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People of color more likely to experience homelessness, report shows

Freddy Vazquez, 57, sitting in Kenmore Square. PHOTO BY JENNA MANTO/ DAILY FREE PRESS STAFF

A new study from The Center for Social Innovation found that people of color are considerably more likely to experience homelessness across the United States.

Based out of Needham, the center found through the report that that 78.3 percent of people experiencing homelessness are people of color, with two-thirds of these people identifying as black. The report drew data from six different communities across the United States, including Atlanta, Dallas and San Francisco, in order to conclude this nationwide phenomenon.

The authors of the study cite five crucial domains influencing homeless people of color: economic mobility, criminal justice, behavioral health, housing and family stabilization.

Marc Dones, the project director for the Center for Social Innovation and one of the authors of the study, said the analysis was created based on three years of data from homeless management information systems in the six cities.

The team looked at the percentages of people of color in certain cities, where they were in the homelessness system, as well as where they were moving, Dones said. Based on this, they calculated ratios to discover where people of color would most likely be in these areas and where they would end up in those cities, he said.

Dones said homelessness often originates from situations where people in poor economic situations face an issue that requires them to pay an expense with money they don’t have.

“They needed money to pay for a flat tire, or to pay a one-time medical expense — the kind of stuff that need not end in homelessness, but there just was no extra money to pay it with,” Dones said. “We don’t have, in our programs or policies, the ability to do that kind of one-time shallow subsidy.”

Black Americans accounted for 78 percent of homeless individuals aged 18-24, according to the report. American Indians and Alaskan Natives were three to eight times more likely to experience homelessness compared to individuals in the general population.

Kristy Cuthbert, 35, of Allston, said of the individuals experiencing homelessness that she has seen on the streets, she hasn’t witnessed a majority of one race over another.

“In terms of people that I actually see sitting on the streets asking for money, I would say that that’s a very diverse group,” Cuthbert said. “But I also say that with caution, I’m probably not in the neighborhoods that are fairly segregated based on 1960’s zoning laws and things like that that keep the neighborhoods segregated.”

Thomas Byrne, a professor of health at Boston University’s School of Social Work, wrote in an email that while the City of Boston has developed positive advances to address homelessness in the city, there is much more to be done.

“The City of Boston[,] through its Boston’s Way Home Action Plan[,] has had a lot of success over the past few years in getting folks experiencing chronic homelessness and Veterans experiencing homelessness off the streets and into permanent housing,” Byrne wrote. “… That said, I think the report highlights how much more work we need to do to really grapple with this issue.”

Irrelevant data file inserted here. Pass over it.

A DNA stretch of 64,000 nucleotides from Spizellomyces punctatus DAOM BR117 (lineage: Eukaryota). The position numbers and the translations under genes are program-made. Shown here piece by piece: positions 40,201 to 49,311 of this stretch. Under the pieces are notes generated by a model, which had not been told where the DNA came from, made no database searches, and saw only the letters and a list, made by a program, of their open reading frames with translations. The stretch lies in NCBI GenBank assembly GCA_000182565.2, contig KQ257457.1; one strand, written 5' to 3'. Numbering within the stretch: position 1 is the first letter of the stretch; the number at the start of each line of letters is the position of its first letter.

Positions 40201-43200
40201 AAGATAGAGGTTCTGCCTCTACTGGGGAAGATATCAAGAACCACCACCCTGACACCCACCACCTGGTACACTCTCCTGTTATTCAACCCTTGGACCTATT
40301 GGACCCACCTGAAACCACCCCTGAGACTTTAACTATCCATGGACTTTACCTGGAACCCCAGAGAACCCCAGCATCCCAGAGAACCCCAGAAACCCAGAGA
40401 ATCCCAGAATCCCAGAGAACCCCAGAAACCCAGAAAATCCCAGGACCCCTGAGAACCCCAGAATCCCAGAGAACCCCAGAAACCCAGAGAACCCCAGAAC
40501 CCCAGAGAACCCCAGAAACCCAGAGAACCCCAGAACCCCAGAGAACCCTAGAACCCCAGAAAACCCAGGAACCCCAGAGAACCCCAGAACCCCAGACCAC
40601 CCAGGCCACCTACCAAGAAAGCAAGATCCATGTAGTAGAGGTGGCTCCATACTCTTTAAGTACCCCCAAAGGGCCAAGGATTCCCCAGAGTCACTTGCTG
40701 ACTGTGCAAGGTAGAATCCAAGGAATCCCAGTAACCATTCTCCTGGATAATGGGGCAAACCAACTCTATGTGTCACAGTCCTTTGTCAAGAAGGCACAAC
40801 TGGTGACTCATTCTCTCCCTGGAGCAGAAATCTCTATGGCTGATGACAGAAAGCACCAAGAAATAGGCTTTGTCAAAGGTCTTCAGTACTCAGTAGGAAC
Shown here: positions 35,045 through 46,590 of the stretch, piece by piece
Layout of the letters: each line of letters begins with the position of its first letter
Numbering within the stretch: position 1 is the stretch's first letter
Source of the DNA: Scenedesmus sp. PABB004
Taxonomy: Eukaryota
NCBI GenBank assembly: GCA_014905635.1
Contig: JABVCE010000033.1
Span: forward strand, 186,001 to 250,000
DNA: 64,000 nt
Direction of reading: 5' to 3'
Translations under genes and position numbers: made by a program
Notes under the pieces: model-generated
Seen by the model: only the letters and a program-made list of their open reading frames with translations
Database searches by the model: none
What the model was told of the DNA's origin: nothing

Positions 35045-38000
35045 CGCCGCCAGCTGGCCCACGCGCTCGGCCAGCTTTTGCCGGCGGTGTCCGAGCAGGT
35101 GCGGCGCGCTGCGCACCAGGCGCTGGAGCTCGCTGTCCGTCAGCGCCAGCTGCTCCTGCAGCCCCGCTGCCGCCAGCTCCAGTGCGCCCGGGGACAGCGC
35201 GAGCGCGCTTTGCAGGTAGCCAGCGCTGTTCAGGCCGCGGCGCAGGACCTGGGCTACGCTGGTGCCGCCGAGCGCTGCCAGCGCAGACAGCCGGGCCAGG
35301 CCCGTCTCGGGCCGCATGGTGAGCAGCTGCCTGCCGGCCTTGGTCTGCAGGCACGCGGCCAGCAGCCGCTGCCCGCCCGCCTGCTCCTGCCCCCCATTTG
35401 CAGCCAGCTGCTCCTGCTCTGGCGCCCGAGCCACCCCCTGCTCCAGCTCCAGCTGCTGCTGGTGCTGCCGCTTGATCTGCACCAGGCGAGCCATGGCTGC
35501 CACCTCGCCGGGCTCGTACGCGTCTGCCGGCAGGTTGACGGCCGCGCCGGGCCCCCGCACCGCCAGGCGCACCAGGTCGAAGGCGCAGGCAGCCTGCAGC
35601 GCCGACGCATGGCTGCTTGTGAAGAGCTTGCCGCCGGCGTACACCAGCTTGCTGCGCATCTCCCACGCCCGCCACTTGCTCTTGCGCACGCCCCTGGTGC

Byrne wrote that he values the reports emphasis on structural and systematic racism in the country.

“This issue overlaps with and interacts with the other structural issues the report calls out, including the need for [safer] affordable housing for everyone,” Byrne wrote. “As such, these are issues that need to be dealt with not separately, but within the same framework.”

Adam Dailey, 38, of Dorchester, said the City of Boston must address homelessness not only by providing affordable housing, but by offering educational services.

“I know that other cities have created tiny home communities to help [those affected by homelessness] get jobs and help them get back on their feet and teach them skills they may not have had that may have lead them to being homeless,” Dailey said. “I feel like something we really need to focus on is helping people get the skills so that even if we do get them housing, they can maintain the housing afterwards.”

The analysis was based on data from 111,563 individual records of people from U.S. homeless management information systems, over 140 oral histories of people of color experiencing homelessness and 18 focus groups from the six cities.

Lauren Kehoe, 50, of Brighton, said she thinks the issue of homelessness is difficult to address amongst all the other problems faced by city legislators.

“I know the city is trying to increase the amount of housing, but the problem is they’re also doing things like courting the Amazon headquarters to come here,” Kehoe said. “You can build all the housing you want, but unless you make sure that a lot of it is super rent controlled, it’s just going to end up housing people who could afford much nicer things if they wanted.”

The study states that strategies to tackle homelessness should include systems-level changes, starting with prevention, as it is important to not only get people of color to stop being homeless, but to prevent them from becoming homeless at all.

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  1. Hello. Thanks a lot! Excellent article.